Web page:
BEIJING (APP): The Pakistan-China joint exhibition on Gandhara art and culture being held here in Palace Museum will help promote the shared heritage and enhance people-to-people contact between the two countries, Federal Secretary, National Heritage and Culture Division, Ms. Fareen Mazhar said.
More than 173 Gandhara artefacts collected from different museums of Pakistan were showcased at the three-month-long exhibition jointly organized by the Palace Museum and Department of Archaeology and Museums of Pakistan, and supported by Pakistan Embassy Beijing, she told APP.
Underlining the centrality of this exhibition as a landmark event in the cultural cooperation between the two countries, she expressed the hope that the event would be beneficial not only to the general public but also to Chinese scholars and professionals to understand the cultural heritage of Pakistan.
“This is the first exhibition in China that we have done, so we’re very proud of that and we hope to do more in the future,” Fareena Mazhar said and adding that on the basis of this exhibition, extensive cooperation in cultural relic protection and personnel exchanges between China and Pakistan will be carried out, which will contribute more to the friendship between the two countries.
To a question about the exchange of scholars from both countries, she informed that Chinese scholars can visit sites in Pakistan and scholars from Pakistan can come and visit China.
“The Chinese side has also offered us to train our experts and they want us to send our boys and girls for getting this expertise,” she added.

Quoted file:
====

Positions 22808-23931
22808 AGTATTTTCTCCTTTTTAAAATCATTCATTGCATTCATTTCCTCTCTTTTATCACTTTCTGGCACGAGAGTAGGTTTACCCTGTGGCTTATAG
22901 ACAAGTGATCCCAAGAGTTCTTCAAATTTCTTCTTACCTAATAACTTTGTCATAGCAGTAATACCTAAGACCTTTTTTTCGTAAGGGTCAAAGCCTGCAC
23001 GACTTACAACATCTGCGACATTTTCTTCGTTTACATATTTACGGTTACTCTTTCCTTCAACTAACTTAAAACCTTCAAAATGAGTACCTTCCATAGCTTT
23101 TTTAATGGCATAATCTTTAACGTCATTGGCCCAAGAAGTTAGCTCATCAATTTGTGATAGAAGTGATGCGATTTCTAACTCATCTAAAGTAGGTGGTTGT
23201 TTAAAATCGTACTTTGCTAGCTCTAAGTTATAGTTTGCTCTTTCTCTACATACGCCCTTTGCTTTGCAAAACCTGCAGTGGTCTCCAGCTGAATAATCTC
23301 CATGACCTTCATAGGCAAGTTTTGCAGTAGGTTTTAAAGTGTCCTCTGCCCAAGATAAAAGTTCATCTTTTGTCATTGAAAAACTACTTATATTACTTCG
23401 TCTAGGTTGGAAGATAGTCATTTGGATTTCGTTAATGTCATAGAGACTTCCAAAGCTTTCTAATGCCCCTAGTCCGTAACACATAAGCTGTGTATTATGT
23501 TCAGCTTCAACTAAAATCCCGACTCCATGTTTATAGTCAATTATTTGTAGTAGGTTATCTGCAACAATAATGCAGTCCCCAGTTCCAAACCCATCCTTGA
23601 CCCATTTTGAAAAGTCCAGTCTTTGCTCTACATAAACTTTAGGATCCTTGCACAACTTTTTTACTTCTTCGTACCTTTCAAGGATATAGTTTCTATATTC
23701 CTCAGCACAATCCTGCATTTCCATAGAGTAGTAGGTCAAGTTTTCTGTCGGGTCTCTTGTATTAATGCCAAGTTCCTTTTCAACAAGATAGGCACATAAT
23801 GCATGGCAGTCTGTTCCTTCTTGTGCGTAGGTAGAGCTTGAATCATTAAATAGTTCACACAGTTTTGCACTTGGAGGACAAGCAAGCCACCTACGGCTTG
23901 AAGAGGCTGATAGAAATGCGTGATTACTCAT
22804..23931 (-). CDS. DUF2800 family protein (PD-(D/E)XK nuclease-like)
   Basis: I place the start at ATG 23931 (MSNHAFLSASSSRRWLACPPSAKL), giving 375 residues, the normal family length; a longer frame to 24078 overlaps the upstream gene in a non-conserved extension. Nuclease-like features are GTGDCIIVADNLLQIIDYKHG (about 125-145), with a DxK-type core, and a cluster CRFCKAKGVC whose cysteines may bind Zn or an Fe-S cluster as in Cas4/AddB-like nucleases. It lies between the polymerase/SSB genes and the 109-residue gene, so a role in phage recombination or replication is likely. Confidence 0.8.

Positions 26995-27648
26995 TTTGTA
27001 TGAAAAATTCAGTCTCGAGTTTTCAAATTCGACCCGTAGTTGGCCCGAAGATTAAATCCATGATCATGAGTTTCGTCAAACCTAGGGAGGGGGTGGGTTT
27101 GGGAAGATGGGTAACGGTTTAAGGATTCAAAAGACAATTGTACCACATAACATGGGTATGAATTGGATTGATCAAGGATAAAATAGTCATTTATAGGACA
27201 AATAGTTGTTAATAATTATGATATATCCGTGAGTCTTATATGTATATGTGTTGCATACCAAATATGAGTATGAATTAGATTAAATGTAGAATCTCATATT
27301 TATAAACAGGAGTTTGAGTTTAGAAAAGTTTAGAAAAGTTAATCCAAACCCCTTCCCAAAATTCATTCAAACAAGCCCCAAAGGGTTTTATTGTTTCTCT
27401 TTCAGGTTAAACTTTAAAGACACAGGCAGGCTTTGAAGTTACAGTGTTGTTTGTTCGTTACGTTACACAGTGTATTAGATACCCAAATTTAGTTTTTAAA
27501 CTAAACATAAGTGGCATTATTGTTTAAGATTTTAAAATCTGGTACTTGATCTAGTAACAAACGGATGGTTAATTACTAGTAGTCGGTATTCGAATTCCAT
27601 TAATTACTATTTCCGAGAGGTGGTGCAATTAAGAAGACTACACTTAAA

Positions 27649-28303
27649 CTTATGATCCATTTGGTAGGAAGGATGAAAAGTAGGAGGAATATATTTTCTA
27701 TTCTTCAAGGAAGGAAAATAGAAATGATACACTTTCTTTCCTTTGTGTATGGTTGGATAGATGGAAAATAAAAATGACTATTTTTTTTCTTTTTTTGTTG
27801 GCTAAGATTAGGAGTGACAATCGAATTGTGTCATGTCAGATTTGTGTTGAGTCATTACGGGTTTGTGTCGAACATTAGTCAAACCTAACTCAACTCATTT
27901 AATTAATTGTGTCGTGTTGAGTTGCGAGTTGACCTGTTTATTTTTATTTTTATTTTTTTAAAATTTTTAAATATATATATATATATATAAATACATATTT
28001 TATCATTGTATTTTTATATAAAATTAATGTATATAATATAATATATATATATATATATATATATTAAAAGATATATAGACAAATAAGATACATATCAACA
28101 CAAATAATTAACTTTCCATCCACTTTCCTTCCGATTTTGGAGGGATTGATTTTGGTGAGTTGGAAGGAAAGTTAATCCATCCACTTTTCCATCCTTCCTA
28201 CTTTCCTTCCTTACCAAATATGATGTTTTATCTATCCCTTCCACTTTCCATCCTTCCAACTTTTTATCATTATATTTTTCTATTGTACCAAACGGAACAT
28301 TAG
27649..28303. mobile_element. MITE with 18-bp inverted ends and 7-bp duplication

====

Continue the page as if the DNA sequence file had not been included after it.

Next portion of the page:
Fareena Mazhar noted that maybe they can have some time in the Palace Museum to see all the beautiful things that they have heard and learn more advanced techniques to preserve relics.
The exhibition displays 203 artifacts, of which 173 come from seven museums in Pakistan and 30 from the Palace Museum. The exhibits fully demonstrate the artistic charm of Gandhara culture and its far-reaching influence in China and East Asia.
As early as 100 BC, China opened up the Silk Road, which promoted the prosperity of Chinese culture and also built a bridge of friendship between the two ancient civilizations of China and Pakistan, Wang Xudong, director of the Palace Museum, said at the opening ceremony of the exhibition.
Gandhara is the ancient name of a region in northwest Pakistan. Archaeological sites for this culture mainly dot across the southern end of Hindu Kush and Karakorum.
According to historical records, between 400 and 630 AD, ancient Chinese monks and pilgrims such as Faxian, Song Yun and Xuanzang visited the area, leaving records of Gandhara’s material culture that later became crucial historical sources for the study of the early history of Pakistan.
With active and continuous exchanges and mutual inspiration along the Silk Road, Gandhara showed unparalleled vitality and creativity and had a profound impact on the spread of Asian civilization.
According to Wang, Gandhara Buddhist art, which originated in the Kushan Empire, entered central China through the Silk Road via what is today’s Northwest China’s Xinjiang Uygur Autonomous Region and the Hexi Corridor, promoting the development of early Chinese Buddhist culture and art.
Swat, Kashmir and Gilgit art, influenced by Gandhara art, crossed the western part of Southwest China’s Xizang Autonomous Region and entered the Qinghai-Tibet Plateau of China, which provided sustenance for the development of Tibetan Buddhism art after the 10th century, experts noted.
This year marks the 10th anniversary of the Belt and Road Initiative. The Palace Museum, as an important bearer of 5,000 years of Chinese civilization, will further become a cultural meeting place for the exchange and mutual building of civilizations, Wang said.
“We are honored that Pakistan can co-support the exhibition and provide a platform to showcase the intimate relationship between the two countries,” he noted.